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Vt. Divided Over Confidentiality in Child Abuse Cases

Thursday, August 20, 2015
Montpelier — Attorney General Bill Sorrell said that limiting confidentiality around family court could improve transparency and accountability in the child protection system, but others are not convinced.

Cases dealing with child abuse and neglect are typically handled behind closed doors, and the records are generally not available to the public.

In an interview Wednesday, Sorrell said that level of confidentiality has been enforced since he began practicing law in the 1970s — but that changing the policy could bring accountability to court proceedings that have long been out of the public’s view.

“There are a number of good policy reasons that could support more transparency or sunshine, if you will, on abuse and neglect proceedings,” Sorrell said.

Opening up records related to child protection proceedings could help to increase public awareness of abuse and neglect, as well as help the public better understand the resources necessary to adequately protect children, he said.

More access to the records would also allow for greater oversight of the judicial system, he said. Judges and attorneys would not be able to hide behind a system that currently operates with absolute confidentiality, Sorrell said.

But others — including Matt Valerio, the defender general — staunchly oppose Sorrell’s proposal.

“It’s more about politics and trying to satisfy some kind of public interest,” Valerio said Wednesday.

Confidentiality in family court proceedings is meant to create an environment where families can heal and rehabilitate safely, Valerio said. Often proceedings involve deeply private evidence, including medical and mental health records, which confidentiality is intended to protect.

“The idea is to preserve the therapeutic nature of the court,” Valerio said.

Sorrell first outlined his argument to lawmakers a year ago when a legislative committee met to study the child protection system in the wake of the deaths of two toddlers.

Ultimately lawmakers did not opt to include Sorrell’s proposal, which made changes to broad aspects of the state’s system for addressing child safety.

Rep. Ann Pugh, D-South Burlington, chair of the House Human Services Committee and a social work lecturer at the University of Vermont, said by phone Wednesday that the Legislature did adopt some new policies to increase communication around child protection procedures.

“We tried to walk the line between protection of children and confidentiality and not having someone’s private life unnecessarily open to public view,” Pugh said.

The child protection legislation did make some changes as to who has access to records about a particular case.

Under the new law, certain people familiar with the child will have access to some information about the case — a list that includes physicians, educators, foster parents and others.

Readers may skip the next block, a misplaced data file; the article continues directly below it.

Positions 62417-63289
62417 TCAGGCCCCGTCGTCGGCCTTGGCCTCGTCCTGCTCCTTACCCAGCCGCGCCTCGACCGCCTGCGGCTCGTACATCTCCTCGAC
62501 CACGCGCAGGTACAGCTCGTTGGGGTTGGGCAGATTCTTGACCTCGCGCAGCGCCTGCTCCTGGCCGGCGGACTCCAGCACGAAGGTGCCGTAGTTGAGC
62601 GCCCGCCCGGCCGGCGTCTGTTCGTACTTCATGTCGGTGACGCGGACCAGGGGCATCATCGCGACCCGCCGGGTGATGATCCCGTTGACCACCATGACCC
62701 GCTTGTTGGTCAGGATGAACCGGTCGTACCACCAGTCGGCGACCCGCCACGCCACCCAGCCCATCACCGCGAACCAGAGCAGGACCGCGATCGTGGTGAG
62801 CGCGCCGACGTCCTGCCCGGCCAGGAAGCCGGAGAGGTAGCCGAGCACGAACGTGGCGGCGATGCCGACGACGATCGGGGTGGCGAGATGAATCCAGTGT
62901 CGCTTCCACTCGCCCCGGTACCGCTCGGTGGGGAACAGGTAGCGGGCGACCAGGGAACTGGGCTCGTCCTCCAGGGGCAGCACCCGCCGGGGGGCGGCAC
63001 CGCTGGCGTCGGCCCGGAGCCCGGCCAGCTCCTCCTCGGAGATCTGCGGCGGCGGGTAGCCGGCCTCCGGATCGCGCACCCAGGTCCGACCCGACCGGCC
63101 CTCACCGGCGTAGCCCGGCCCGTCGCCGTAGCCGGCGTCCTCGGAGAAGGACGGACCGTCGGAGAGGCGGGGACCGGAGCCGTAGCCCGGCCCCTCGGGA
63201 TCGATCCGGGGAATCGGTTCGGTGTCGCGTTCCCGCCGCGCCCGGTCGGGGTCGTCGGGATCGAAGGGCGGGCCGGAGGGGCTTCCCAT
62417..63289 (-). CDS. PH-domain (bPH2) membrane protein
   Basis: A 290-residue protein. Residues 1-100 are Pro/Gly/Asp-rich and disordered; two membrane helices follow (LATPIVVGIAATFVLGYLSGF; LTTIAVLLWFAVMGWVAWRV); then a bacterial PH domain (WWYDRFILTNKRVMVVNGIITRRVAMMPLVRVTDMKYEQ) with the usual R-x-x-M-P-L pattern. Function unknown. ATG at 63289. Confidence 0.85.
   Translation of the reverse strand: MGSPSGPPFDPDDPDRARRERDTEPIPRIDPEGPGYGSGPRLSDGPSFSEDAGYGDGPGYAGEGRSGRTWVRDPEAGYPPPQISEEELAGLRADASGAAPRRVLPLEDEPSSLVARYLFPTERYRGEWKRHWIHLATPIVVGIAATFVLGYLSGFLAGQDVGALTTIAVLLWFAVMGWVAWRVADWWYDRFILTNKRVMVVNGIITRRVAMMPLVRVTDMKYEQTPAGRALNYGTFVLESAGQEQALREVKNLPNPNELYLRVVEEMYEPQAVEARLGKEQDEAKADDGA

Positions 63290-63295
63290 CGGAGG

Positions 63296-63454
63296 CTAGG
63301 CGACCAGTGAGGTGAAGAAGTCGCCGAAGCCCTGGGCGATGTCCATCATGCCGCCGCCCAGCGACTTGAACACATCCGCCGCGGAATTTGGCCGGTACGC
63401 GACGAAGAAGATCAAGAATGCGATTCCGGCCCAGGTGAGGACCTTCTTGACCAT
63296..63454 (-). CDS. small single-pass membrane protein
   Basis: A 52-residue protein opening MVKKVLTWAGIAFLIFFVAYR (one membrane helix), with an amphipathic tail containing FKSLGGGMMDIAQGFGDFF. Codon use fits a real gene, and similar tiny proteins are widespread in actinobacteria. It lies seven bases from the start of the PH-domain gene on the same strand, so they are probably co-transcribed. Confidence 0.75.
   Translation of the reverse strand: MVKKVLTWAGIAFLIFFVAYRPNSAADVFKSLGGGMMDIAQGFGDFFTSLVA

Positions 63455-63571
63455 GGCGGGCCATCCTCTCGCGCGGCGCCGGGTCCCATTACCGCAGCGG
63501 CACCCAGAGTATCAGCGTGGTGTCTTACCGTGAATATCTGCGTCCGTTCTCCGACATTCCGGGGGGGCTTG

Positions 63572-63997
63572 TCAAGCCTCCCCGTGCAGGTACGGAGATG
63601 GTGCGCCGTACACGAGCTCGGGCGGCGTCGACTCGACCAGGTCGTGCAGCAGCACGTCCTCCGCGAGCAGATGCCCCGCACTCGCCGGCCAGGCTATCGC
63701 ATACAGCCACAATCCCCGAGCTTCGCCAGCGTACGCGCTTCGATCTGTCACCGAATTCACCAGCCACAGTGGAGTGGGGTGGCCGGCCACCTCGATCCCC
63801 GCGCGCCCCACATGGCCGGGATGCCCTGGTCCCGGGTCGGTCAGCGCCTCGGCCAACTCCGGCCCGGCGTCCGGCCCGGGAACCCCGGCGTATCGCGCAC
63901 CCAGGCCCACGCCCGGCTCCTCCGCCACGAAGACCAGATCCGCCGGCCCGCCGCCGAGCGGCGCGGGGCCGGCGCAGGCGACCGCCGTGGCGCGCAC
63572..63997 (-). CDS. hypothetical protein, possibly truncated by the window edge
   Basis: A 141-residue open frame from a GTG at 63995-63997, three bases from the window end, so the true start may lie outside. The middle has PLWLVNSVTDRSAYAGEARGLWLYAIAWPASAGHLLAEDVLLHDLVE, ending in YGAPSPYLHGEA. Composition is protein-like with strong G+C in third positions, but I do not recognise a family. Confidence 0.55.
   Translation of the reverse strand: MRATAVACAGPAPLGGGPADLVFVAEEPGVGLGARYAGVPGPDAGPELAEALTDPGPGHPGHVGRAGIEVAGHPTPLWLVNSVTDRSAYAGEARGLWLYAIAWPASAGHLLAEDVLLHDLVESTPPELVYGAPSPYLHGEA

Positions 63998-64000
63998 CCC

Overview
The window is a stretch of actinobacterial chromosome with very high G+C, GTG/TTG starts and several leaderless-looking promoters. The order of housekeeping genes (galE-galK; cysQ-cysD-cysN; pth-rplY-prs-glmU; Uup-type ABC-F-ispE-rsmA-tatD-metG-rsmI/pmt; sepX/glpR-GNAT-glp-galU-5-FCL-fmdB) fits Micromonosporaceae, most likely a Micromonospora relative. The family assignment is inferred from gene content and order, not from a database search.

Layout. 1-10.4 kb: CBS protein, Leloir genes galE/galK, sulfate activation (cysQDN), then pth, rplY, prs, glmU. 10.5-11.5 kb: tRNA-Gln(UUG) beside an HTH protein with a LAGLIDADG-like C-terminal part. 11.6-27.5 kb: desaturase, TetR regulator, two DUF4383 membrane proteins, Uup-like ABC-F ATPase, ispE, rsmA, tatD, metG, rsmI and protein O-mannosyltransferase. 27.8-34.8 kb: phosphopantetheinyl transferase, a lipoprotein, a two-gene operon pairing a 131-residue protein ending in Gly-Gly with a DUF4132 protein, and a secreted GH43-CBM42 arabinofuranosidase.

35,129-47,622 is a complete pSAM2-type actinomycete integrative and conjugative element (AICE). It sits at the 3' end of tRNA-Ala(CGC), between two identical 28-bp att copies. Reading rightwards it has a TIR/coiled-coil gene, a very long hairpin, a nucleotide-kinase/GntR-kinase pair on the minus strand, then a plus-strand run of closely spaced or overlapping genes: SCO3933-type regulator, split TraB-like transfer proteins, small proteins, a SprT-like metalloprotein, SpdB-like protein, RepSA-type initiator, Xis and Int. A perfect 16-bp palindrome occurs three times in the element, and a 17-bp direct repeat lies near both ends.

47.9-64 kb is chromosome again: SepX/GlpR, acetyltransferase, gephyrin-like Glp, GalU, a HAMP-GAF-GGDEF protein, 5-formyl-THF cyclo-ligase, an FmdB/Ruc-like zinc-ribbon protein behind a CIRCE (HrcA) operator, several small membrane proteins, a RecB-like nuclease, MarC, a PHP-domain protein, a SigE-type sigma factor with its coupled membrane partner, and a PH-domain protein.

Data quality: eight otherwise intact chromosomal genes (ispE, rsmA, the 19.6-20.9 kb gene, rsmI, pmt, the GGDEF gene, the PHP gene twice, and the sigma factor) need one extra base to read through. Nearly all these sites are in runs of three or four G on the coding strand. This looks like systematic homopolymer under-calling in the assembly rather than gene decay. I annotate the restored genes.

Pugh said that reflection on current policies can be beneficial — so long as the emphasis remains on child protection.

Department for Children and Families Commissioner Ken Schatz said that the department opposes opening court proceedings for cases involving children in need of supervision.

“We think they have the real serious potential of causing stigma for the child and that would only lead to further traumatization,” Schatz said.

For one, Schatz said, Vermont is a small state: even if the names of children are withheld, their identities would be immediately obvious based on the identity of parents.

Schatz also said that privacy is a concern in the Internet age, when private information related to a court proceeding may follow a young child through their teenage years into adulthood.

Schatz said that he believes the changes under the legislation passed this year address concerns and ensures that people who need access to information about a case can get it.

Meanwhile, DCF routinely does internal evaluations regulating the work of the family services division with regard to child abuse and neglect cases. The department also puts out an annual report, he said.

Valerio said that an internal review process ensures that individual attorneys within the Defender General’s Office are routinely scrutinized, and help to monitor the functionality of the child protection legal system as a whole.

The office then holds mandatory training sessions that bring attorneys up to speed in areas that there may be weaknesses.

David Cahill, executive director of the Department of State’s Attorneys and Sheriffs, sees arguments on both sides of the debate.

“There may be certain structural defects in the family justice system, just as there are potential defects in any system of government, that would stand to benefit from the collective wisdom of society,” Cahill said.

On the other hand, he said, the argument must be weighed against the right to privacy.

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